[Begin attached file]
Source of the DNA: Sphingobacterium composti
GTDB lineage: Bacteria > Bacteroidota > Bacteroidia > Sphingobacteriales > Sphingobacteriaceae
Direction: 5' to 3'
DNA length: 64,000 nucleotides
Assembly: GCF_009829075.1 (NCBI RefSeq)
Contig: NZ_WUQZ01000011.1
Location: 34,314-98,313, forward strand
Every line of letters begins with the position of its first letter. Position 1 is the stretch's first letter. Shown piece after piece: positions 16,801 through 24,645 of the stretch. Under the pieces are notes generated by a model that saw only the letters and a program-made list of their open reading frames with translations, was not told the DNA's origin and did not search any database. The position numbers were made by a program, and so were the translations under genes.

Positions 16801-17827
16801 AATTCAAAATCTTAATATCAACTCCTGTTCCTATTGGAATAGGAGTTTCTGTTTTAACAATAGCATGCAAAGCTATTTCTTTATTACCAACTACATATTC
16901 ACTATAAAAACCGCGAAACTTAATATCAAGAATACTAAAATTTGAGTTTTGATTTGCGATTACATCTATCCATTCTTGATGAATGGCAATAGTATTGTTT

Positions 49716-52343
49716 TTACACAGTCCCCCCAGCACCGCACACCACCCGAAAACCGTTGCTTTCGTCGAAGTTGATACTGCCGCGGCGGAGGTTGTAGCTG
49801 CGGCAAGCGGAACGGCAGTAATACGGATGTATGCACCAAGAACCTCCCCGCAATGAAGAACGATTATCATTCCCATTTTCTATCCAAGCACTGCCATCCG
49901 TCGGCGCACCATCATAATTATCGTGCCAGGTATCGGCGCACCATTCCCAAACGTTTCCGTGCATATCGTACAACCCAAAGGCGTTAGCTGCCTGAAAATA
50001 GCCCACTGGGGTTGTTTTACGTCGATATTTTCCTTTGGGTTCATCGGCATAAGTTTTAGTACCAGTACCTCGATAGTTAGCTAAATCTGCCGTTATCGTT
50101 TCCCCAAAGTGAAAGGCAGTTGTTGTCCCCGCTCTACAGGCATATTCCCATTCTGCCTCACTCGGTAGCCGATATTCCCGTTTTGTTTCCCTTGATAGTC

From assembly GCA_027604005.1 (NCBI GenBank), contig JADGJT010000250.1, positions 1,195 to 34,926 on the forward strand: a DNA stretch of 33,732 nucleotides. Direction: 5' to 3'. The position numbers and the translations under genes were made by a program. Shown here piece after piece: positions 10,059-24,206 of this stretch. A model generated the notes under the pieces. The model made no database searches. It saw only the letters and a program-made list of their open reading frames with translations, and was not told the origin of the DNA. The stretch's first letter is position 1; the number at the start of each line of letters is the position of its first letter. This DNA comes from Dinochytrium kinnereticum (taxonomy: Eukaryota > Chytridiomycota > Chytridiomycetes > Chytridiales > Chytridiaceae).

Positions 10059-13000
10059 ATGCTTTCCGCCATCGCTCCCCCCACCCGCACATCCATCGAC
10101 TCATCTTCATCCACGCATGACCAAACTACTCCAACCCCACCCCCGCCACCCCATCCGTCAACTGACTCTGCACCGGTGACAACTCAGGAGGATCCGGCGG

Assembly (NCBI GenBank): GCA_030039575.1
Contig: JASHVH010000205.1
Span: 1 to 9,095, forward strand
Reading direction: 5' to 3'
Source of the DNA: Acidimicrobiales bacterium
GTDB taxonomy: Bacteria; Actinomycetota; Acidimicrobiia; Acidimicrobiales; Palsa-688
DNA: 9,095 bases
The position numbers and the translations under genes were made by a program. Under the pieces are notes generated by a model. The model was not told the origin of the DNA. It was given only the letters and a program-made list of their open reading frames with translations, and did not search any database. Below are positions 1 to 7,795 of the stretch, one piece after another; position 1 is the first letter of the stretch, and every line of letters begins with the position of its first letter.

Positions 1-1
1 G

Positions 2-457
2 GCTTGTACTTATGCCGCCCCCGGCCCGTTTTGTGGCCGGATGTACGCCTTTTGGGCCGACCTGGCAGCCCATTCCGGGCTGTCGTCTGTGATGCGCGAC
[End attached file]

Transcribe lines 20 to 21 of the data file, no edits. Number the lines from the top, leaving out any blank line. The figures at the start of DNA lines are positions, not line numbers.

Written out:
10059 ATGCTTTCCGCCATCGCTCCCCCCACCCGCACATCCATCGAC
10101 TCATCTTCATCCACGCATGACCAAACTACTCCAACCCCACCCCCGCCACCCCATCCGTCAACTGACTCTGCACCGGTGACAACTCAGGAGGATCCGGCGG